Speech Intelligibility Prediction As A Classification Problem
Asger Heidemann Andersen, Oticon A/S
Esther Schoenmaker, University of Oldenburg
Steven Van De Par, University of Oldenburg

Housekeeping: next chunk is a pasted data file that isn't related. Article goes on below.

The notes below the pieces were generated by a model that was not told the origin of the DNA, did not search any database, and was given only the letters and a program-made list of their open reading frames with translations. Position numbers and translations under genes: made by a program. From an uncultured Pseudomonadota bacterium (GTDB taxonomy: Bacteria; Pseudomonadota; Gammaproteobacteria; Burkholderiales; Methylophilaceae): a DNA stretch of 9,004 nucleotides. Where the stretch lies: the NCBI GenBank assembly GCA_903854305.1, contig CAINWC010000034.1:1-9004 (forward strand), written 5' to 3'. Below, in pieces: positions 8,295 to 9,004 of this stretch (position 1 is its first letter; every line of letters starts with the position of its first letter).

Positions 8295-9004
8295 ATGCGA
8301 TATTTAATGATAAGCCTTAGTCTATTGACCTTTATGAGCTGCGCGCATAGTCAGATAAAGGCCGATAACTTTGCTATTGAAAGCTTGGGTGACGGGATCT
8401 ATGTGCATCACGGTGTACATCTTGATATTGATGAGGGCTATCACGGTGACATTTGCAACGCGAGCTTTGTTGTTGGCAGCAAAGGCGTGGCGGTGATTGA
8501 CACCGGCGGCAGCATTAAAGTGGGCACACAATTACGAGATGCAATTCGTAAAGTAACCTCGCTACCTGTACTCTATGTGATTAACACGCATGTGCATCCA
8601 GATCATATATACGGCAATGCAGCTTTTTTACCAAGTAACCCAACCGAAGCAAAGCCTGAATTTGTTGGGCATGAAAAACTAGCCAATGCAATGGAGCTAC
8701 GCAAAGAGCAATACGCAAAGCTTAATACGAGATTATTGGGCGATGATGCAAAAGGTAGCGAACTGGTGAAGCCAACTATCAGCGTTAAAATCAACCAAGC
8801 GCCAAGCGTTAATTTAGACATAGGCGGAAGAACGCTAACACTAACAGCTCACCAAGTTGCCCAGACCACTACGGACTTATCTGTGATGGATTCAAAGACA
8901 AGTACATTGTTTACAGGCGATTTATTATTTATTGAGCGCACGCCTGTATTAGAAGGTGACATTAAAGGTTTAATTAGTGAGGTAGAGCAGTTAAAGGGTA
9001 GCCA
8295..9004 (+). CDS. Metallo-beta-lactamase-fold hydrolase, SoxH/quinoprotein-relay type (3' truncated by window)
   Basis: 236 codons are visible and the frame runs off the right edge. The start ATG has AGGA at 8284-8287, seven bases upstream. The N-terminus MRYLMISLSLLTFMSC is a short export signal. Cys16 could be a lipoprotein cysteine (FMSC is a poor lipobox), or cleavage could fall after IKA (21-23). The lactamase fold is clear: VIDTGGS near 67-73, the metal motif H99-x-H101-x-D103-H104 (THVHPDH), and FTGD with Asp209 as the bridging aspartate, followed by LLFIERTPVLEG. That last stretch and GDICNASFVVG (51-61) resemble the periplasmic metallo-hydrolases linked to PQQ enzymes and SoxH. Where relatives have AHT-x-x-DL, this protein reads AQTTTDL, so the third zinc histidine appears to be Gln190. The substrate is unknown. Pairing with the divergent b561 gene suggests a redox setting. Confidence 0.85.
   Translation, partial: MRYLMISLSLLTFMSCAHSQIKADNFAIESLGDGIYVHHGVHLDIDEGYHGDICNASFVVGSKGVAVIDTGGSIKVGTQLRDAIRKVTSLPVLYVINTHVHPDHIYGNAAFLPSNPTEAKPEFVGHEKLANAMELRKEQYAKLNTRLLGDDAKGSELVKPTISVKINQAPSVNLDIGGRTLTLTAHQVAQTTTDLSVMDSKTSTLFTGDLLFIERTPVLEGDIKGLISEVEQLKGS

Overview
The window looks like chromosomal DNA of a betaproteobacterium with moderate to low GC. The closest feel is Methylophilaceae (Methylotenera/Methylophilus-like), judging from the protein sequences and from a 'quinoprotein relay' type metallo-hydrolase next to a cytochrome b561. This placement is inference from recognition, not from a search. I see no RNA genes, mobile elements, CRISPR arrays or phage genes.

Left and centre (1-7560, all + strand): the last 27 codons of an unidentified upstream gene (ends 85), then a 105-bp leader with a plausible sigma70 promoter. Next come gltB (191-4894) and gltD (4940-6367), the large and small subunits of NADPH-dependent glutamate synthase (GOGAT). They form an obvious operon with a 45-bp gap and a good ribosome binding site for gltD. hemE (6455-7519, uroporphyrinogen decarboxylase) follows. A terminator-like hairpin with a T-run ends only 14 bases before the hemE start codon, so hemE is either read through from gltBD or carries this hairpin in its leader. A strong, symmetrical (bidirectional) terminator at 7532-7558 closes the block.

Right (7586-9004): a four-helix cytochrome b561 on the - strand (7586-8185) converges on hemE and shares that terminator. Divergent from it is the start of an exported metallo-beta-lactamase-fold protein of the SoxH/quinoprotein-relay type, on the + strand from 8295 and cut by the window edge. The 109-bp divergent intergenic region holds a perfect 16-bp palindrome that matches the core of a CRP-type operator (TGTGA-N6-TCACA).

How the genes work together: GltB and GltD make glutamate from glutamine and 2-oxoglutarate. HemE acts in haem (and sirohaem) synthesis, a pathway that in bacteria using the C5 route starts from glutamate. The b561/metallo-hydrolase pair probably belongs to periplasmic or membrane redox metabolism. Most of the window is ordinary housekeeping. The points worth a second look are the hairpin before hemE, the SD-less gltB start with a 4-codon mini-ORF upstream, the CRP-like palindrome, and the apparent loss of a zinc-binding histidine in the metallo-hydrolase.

Speech Intelligibility Prediction (SIP) algorithms are becoming increasingly popular for objective evaluation of speech processing algorithms and transmission systems. Most often, SIP algorithms aim to predict the average intelligibility of an average listener in some specific listening condition. In the present work, we instead consider the aim of predicting the intelligibility of single words. I.e. we attempt to predict whether or not a subject in a listening experiment was able to correctly repeat a particular word. We base the prediction on a noisy and potentially processed/degraded recording of the spoken word (as presented to a subject), as well as a clean reference recording of the spoken word. The problem can be treated as a supervised binary classification problem of predicting whether a specific word will or will not be understood. We investigate a number of different ways to extract features from the degraded and clean speech samples. The classification is carried out by means of Fisher discriminant analysis. Despite the large variability of speech intelligibility experiments, it is possible to obtain a considerable degree of predictive power.